An ongoing concern for the accounting and finance profession is determining ways to increase the diversity of entrants and early career professionals ready for the expanding job market. As a business school dean, I routinely have conversations with potential employers from all types of industries about their plans to hire diverse candidates that they believe are likely to stay and grow with their organizations. I hear concerns that business schools aren’t graduating anywhere near the demand for diverse accounting and finance graduates. To produce more qualified and diverse graduates, it’s critical to start with processes related to recruiting and admissions and continue with retention, degree completion, and job readiness. Many higher education best practices in these activities can make a big impact, but nothing beats the power of professionals who are already in the accounting and finance profession to make a difference. Are you ready to contribute to a diverse pipeline?


Get involved with the IMA® (Institute of Management Accountants) Campus Influencer Program. This growing program began in January 2016 and has brought many passionate management accounting professionals to college campuses all over the United States to talk with students about career opportunities in accounting and finance. Professionals who become involved with the program are equipped with a turnkey presentation they can use as they visit college campuses. IMA has seen excellent results with this initiative, and it has significantly grown outreach in many ways. “Are You an Influencer?” from the August 2016 issue of Strategic Finance explains the overall program and provides suggestions for making contact with college campuses. To learn more, contact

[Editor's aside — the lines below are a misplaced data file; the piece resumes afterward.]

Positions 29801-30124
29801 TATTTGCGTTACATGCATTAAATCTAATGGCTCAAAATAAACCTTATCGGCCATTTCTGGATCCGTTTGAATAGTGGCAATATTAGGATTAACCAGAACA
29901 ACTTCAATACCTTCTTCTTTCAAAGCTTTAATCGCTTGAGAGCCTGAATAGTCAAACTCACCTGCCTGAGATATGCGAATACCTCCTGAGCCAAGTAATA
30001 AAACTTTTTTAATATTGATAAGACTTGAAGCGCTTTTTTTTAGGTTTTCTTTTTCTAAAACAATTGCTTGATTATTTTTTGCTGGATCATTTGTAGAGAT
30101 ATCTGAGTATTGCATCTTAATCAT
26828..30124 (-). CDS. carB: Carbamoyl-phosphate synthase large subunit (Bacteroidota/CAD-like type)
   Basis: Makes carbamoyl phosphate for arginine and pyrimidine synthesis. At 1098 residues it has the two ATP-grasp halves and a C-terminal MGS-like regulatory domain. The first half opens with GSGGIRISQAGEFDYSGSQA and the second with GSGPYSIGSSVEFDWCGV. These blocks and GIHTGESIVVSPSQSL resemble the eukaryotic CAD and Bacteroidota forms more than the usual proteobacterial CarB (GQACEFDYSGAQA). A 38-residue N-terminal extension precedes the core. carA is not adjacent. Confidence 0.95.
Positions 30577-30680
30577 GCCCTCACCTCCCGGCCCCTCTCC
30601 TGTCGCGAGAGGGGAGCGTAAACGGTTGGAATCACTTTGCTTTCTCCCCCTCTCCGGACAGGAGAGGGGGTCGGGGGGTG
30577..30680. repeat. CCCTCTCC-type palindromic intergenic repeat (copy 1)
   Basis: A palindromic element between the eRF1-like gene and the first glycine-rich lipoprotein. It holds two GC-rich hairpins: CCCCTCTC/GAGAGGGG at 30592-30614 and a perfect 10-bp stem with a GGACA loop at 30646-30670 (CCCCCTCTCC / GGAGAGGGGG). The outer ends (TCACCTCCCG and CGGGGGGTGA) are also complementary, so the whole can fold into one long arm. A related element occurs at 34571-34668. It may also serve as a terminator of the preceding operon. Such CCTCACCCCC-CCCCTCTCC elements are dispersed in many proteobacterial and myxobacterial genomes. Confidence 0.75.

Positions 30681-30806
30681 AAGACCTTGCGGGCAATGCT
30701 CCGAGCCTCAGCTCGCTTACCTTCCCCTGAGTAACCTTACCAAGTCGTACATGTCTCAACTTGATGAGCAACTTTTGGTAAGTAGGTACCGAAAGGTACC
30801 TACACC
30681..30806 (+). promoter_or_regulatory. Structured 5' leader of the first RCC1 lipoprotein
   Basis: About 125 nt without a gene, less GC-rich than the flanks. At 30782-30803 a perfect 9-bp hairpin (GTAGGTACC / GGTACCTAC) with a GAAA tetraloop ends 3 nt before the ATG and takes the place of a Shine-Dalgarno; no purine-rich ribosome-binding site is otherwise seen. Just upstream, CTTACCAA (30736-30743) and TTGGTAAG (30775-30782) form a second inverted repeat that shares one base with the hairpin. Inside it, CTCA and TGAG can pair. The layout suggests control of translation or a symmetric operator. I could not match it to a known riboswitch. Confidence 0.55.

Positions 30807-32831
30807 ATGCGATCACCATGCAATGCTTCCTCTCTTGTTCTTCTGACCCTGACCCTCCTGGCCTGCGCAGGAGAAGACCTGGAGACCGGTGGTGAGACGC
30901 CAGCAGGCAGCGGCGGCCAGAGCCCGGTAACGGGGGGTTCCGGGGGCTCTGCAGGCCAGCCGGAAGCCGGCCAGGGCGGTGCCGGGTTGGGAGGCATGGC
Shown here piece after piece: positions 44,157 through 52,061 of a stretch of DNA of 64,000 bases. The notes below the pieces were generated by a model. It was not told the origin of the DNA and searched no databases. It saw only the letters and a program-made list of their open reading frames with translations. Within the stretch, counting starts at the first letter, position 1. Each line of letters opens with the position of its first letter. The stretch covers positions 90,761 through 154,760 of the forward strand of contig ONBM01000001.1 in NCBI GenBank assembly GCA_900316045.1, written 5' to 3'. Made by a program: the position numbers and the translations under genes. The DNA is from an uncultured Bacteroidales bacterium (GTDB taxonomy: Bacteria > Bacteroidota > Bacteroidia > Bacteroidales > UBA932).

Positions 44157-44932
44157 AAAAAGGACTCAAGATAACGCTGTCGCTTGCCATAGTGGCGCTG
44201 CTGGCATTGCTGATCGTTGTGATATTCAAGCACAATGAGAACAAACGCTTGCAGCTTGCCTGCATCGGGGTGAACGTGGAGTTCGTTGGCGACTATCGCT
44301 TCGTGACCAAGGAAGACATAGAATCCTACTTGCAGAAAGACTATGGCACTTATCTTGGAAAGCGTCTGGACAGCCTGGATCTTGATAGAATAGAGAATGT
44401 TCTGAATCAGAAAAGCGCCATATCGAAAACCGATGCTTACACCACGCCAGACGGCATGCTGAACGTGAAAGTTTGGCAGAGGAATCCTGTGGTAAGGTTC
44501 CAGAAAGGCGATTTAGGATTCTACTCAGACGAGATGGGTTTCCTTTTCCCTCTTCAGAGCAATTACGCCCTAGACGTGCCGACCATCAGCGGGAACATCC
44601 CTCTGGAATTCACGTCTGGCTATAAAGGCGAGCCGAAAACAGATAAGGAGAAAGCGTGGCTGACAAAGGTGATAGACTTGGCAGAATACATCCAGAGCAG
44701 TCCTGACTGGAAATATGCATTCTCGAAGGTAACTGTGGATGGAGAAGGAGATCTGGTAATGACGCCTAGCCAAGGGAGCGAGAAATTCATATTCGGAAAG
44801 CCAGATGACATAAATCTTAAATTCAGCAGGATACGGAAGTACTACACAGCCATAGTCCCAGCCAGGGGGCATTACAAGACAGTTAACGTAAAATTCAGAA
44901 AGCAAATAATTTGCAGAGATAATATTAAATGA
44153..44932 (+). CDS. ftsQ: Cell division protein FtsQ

Often when we think about visiting a campus to talk about accounting and finance careers, we start by reaching out to an accounting or business student organization or visiting an accounting class. Those can certainly be effective methods, but to reach prospective students from diverse backgrounds, consider casting a wider net.

  1. Make contact with campus veteran student service offices or organizations. Veteran initiatives are an excellent way to reach students from diverse backgrounds who are looking for careers in high-demand areas where they can hit the ground running with the next phase of their lives. Because of their military experience, they’ve often demonstrated great skills in leadership and technical areas that really ramp up their potential for success in accounting and finance. Veteran students, particularly at the undergraduate level, may not be as involved with traditional student organizations, so reaching out to veteran student services on campus directly can be key.